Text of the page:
Esposito, Carla Lucia (2009) RNA-based aptamers as high affinity ligands for tumor cell surface epitopes". [Tesi di dottorato] (Unpublished)

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Item Type: Tesi di dottorato
Language: English
Title: RNA-based aptamers as high affinity ligands for tumor cell surface epitopes"
Creators:
CreatorsEmail
Esposito, Carla Luciacarlaluciaesposito@libero.it
Date: 28 November 2009
Number of Pages: 148
Institution: Università degli Studi di Napoli Federico II
Department: Biologia e patologia cellullare e molecolare "L. Califano"
Doctoral School: Medicina molecolare
PHD name: Patologia e fisiopatologia molecolare
PHD cycle: 22
PHD Coordinator:
nameemail
Avvedimento, Vittorio EnricoUNSPECIFIED
Tutor:
nameemail
De Franciscis, Vittoriodefranci@unina.it
Date: 28 November 2009
Number of Pages: 148
Uncontrolled Keywords: Aptamers, SELEX, Cancer
MIUR S.S.D.: Area 05 - Scienze biologiche > BIO/11 - Biologia molecolare
Area 06 - Scienze mediche > MED/04 - Patologia generale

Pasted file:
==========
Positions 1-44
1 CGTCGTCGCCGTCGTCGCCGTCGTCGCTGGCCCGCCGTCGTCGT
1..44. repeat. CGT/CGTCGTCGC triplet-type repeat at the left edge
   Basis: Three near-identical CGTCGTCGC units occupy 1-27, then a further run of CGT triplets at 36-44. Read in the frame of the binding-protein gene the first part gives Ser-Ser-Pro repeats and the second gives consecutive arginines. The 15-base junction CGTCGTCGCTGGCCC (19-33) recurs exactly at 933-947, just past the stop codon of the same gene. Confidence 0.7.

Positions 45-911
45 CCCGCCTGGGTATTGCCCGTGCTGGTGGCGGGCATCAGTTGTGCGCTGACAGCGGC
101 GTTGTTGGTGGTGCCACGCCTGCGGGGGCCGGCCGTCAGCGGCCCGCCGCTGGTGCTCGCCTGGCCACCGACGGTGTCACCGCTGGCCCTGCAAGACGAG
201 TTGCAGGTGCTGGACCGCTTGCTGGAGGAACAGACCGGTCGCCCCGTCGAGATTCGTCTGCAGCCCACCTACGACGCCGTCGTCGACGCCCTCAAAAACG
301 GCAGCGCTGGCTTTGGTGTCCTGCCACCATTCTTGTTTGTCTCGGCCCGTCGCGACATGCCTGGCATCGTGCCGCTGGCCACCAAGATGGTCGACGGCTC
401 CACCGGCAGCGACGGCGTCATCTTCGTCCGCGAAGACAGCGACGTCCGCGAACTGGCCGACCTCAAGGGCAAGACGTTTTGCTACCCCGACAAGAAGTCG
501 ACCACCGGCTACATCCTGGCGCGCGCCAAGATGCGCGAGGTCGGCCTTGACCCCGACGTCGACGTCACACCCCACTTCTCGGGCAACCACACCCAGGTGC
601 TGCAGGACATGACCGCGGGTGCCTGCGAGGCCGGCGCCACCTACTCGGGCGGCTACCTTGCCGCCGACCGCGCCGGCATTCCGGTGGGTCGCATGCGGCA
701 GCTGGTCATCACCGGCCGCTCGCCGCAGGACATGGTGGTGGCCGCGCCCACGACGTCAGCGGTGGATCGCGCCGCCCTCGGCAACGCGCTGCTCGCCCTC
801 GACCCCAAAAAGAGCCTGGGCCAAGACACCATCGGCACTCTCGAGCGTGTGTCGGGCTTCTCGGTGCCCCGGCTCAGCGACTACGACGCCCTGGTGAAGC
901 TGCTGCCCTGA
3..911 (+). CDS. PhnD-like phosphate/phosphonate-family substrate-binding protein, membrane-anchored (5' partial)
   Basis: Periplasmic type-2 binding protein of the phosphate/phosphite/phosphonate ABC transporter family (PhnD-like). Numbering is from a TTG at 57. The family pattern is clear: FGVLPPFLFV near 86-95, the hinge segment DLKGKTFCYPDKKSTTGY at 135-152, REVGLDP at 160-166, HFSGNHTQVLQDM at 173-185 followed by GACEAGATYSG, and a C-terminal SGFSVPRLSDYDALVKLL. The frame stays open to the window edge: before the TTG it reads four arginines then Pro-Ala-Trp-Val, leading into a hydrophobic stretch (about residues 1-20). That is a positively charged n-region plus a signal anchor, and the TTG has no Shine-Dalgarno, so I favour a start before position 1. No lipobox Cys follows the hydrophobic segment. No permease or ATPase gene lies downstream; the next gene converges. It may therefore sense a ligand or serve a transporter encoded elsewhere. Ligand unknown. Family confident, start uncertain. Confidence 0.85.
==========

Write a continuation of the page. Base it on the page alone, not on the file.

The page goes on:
Date Deposited: 28 May 2010 12:33
Last Modified: 30 Apr 2014 19:39
URI: http://www.fedoa.unina.it/id/eprint/3953

Abstract

Structured single-stranded nucleic acids, or aptamers, bind target molecules ranging from small chemical compounds to cells and tissues with high affinity and specificity. Thanks to their unique characteristics (low size, good affinity for the target, no immunogenicity, chemical structures that can be easily modified to improve their in vivo applications), aptamers are perfectly suitable to different areas of biotechnology. Currently, several aptamers are in the clinical pipeline for applications and their functional repertoire has expanded with aptamers as reagents for the targeted delivery. Here we demonstrate that aptamers are efficient tools to bind/inhibit important cell surface epitopes and can be used in clinical diagnosis and therapy. We have developed and validated an in vitro evolution-based approach, named differential whole cell SELEX, to generate a panel of high affinity RNA-based aptamers as ligands for a specific cancer cell phenotype (in two different tumor model systems, glioma and NSCLC). We demonstrate that such an approach can be effective for the generation of functional oligonucleotide ligands that are potentially suitable for diagnostic and therapeutic applications.

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